No doubt Thursday was a tough day in the markets. The Dow dropped 358 points. But that doesn’t mean a good investing thesis still won’t work. If anything, the dip in stock prices gives you a better entry point.
“There’s nothing out there suggesting that oil prices are going to go lower long-term or that there will be less exploration and drilling for more oil,” he said. “The thesis is still sound.”
Building on that thesis, Cramer focused on another aspect of clean drilling technology: drilling fluids and the industry leader Smith International.
Fluids bring rock cuttings to the surface, keep the drill bits cool and lubricated and keep the drill hole stable. There was a time when these fluids were oil-based and there were no restrictions on a company dumping them in the ocean. But Washington has since put a stop to that, forcing companies to clean up their messes and look for cleaner, water-based fluid alternatives.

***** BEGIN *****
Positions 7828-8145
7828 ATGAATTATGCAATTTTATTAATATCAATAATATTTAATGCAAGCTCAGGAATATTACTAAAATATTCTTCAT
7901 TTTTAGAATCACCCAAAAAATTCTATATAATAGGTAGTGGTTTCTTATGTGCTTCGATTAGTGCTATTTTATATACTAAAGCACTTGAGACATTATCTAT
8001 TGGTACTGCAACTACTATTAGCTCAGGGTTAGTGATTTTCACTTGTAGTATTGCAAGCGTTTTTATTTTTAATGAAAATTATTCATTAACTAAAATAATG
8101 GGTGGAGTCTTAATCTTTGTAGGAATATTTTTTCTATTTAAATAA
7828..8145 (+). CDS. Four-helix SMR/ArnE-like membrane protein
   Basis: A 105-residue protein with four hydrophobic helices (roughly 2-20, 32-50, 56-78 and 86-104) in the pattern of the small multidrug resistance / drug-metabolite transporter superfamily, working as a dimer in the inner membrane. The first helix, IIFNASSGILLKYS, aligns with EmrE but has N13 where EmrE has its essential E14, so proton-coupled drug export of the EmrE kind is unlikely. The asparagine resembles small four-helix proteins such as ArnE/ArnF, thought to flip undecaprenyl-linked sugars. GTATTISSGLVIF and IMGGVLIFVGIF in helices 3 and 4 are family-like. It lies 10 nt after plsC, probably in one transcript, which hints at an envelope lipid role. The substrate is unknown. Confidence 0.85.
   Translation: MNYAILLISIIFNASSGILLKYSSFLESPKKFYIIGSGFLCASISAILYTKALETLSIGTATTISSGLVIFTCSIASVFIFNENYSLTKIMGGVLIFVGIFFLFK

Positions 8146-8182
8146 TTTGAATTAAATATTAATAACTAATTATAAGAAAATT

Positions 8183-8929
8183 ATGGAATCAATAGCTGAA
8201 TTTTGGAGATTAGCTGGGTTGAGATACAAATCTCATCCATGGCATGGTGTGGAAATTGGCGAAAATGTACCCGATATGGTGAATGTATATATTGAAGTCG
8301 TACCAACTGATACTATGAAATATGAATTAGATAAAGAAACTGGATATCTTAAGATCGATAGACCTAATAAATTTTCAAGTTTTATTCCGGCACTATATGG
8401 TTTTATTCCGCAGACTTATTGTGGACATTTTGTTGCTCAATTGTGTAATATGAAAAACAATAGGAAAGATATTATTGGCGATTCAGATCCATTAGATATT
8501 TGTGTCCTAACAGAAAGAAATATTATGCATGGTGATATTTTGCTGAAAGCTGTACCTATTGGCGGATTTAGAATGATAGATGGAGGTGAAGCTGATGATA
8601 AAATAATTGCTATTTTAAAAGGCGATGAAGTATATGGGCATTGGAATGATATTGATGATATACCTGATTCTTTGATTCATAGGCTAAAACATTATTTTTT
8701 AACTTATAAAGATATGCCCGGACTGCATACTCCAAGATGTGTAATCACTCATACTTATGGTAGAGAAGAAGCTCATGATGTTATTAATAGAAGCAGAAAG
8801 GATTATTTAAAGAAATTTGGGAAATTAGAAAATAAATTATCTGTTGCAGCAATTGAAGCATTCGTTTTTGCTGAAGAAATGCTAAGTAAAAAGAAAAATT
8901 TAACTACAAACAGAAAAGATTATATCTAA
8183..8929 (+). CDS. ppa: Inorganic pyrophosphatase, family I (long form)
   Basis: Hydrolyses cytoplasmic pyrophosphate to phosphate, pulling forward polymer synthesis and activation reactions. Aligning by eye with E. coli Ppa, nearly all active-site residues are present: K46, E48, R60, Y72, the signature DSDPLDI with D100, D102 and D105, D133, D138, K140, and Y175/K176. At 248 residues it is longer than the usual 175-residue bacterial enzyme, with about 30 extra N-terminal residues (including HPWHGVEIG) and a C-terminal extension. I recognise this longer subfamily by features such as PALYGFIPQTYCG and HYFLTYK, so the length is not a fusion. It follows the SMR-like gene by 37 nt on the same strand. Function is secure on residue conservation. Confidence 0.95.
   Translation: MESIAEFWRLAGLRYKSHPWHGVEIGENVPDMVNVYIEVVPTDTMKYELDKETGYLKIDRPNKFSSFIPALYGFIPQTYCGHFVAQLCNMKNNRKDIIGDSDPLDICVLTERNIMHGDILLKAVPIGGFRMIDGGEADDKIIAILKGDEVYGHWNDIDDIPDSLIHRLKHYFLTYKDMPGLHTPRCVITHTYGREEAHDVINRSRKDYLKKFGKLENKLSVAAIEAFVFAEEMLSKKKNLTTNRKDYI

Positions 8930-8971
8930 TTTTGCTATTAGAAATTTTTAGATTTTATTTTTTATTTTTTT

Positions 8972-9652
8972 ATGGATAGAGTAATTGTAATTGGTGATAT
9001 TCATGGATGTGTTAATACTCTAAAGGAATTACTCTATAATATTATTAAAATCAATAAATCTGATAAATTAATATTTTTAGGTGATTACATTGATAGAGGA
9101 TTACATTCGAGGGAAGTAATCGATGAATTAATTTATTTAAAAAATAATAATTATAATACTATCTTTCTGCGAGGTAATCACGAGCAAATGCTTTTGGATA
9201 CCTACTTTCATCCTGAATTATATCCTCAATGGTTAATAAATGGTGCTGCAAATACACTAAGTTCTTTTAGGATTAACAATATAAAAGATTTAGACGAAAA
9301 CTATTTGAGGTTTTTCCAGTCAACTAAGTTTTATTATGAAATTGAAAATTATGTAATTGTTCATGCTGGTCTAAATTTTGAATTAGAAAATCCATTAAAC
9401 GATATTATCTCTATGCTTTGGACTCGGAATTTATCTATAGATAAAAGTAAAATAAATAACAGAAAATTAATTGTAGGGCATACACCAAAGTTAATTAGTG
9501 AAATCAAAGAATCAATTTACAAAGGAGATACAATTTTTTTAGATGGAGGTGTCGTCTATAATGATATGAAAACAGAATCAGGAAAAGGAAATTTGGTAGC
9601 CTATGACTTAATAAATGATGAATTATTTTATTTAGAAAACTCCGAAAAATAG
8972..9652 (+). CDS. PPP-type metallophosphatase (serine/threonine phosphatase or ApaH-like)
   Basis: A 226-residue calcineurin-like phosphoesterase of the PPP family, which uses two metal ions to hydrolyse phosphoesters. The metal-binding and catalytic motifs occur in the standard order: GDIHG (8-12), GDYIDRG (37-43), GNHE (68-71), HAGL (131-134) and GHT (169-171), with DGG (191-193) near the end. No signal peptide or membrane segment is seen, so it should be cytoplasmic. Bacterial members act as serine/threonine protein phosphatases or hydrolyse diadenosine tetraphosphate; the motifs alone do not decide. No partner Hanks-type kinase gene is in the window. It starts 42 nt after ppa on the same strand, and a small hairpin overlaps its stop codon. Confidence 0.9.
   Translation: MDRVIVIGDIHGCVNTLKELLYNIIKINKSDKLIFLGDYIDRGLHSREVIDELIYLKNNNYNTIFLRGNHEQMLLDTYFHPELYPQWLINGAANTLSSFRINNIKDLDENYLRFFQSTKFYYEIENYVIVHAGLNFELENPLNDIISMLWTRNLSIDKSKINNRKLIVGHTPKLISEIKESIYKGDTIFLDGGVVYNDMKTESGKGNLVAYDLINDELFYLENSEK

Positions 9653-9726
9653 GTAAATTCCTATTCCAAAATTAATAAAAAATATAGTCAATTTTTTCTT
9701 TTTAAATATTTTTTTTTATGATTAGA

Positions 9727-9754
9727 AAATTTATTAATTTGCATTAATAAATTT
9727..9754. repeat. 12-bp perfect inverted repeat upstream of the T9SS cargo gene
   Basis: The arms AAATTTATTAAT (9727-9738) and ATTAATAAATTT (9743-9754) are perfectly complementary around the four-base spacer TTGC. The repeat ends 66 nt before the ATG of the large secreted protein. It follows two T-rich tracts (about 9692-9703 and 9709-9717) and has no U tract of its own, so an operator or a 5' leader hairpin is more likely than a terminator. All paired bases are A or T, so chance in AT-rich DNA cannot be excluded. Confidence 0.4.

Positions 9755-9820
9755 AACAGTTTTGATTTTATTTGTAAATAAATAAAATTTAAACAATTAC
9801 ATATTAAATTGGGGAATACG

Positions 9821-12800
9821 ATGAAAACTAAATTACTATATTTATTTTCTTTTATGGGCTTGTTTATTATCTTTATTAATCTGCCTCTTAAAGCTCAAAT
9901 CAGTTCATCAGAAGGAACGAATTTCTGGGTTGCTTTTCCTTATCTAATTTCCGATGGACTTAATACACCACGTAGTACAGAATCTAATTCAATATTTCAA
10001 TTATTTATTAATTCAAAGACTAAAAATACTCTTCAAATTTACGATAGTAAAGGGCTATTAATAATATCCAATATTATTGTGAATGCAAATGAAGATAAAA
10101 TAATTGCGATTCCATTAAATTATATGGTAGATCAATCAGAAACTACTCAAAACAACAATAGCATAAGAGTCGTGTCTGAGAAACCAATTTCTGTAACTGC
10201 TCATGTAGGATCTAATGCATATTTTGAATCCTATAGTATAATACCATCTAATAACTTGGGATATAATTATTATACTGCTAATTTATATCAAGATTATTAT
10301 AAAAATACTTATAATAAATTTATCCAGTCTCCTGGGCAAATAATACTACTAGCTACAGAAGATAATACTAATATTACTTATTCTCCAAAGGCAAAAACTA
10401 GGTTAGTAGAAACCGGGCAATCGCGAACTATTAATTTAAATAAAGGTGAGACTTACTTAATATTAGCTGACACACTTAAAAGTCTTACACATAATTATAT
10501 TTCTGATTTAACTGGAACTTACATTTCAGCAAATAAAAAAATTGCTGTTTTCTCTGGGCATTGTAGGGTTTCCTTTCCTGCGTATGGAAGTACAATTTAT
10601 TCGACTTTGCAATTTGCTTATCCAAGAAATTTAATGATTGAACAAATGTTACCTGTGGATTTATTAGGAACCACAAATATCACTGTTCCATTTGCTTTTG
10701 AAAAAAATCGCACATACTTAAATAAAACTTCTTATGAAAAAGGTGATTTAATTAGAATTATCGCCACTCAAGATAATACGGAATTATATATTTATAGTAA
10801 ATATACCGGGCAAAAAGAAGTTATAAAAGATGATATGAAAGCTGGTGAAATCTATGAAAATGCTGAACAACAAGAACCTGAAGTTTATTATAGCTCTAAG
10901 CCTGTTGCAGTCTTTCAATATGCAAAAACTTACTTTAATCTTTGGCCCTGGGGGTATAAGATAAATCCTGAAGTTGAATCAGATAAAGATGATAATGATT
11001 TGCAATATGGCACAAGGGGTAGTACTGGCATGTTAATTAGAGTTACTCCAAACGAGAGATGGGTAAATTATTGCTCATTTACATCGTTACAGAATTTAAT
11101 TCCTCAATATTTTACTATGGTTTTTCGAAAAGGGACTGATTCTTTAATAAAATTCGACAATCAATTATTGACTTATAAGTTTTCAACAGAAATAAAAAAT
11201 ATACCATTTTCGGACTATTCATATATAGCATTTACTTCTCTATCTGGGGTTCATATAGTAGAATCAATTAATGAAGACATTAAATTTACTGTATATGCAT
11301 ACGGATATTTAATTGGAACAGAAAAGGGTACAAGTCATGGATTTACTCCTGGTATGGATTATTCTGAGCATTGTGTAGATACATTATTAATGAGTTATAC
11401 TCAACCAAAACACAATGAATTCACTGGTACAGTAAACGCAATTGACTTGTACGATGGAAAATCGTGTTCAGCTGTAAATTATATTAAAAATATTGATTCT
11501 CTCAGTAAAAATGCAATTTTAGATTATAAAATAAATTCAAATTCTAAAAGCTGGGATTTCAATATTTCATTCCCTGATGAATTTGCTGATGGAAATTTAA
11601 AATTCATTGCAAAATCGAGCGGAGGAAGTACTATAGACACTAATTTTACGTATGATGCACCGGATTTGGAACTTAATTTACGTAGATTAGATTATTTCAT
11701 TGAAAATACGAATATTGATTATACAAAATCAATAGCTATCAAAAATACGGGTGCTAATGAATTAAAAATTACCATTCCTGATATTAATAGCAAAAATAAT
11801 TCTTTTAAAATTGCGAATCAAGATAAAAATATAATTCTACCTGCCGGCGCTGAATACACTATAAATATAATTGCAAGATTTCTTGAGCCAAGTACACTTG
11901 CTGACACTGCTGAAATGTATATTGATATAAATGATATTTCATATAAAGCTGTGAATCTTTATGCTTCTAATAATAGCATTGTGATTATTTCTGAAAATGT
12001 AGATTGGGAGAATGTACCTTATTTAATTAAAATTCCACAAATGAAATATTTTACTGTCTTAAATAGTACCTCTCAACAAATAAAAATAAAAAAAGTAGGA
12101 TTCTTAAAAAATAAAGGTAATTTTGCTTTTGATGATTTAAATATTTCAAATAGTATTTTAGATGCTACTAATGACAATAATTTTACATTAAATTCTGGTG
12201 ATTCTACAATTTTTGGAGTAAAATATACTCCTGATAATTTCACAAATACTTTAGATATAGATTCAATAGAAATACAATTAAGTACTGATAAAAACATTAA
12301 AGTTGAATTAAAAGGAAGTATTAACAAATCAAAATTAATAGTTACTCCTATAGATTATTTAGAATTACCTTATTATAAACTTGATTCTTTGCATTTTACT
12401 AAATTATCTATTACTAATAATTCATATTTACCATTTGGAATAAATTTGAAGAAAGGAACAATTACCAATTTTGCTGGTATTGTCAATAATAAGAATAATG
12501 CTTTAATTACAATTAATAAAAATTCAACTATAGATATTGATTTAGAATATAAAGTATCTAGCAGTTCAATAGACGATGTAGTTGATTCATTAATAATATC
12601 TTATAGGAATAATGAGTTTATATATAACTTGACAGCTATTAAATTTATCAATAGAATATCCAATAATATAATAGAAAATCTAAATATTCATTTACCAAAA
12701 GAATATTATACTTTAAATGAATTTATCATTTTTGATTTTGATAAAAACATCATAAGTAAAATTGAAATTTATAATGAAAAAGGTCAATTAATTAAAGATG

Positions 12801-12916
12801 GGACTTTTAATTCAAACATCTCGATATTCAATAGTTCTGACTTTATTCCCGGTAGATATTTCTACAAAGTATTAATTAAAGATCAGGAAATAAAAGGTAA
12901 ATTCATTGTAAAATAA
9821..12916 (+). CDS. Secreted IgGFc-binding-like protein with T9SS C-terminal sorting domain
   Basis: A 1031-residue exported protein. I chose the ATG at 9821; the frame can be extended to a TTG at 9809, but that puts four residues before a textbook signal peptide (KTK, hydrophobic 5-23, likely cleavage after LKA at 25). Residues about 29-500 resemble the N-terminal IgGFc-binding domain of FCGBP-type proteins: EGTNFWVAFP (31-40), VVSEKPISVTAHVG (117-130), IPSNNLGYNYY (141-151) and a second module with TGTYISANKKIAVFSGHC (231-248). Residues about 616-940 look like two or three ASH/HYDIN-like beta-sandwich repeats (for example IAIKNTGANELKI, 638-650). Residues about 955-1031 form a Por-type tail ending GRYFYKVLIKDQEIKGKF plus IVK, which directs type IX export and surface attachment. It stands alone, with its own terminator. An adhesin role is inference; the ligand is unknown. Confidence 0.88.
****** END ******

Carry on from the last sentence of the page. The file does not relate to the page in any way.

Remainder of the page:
That’s where Smith International comes in. Tighter regulation pushes business toward the company because it makes these cleaner fluids. Plus, Smith gets 20% of its sales from the systems that recycle oil-based fluids and control the waste leftover from drilling.
Cleaner fluids cost twice as much as their oil-based counterparts anyway, but Smith is in a three-way oligopoly that controls 75% of the market – giving them tremendous pricing power.
Smith even has its hands in the drill-bit market. In fact, the company is number two in the business. This makes SII stock a great play on North American natural gas since Smith makes tools for the directional drilling done in all those shales Cramer’s been talking about.
As for the numbers, Smith has authorized a buyback worth 7.5% of shares outstanding, and the stock’s trading at 16.5 times earnings with a 25% long-term growth rate. That alone makes SII cheap, but the pullback in oil stocks lately just makes the stock cheaper.
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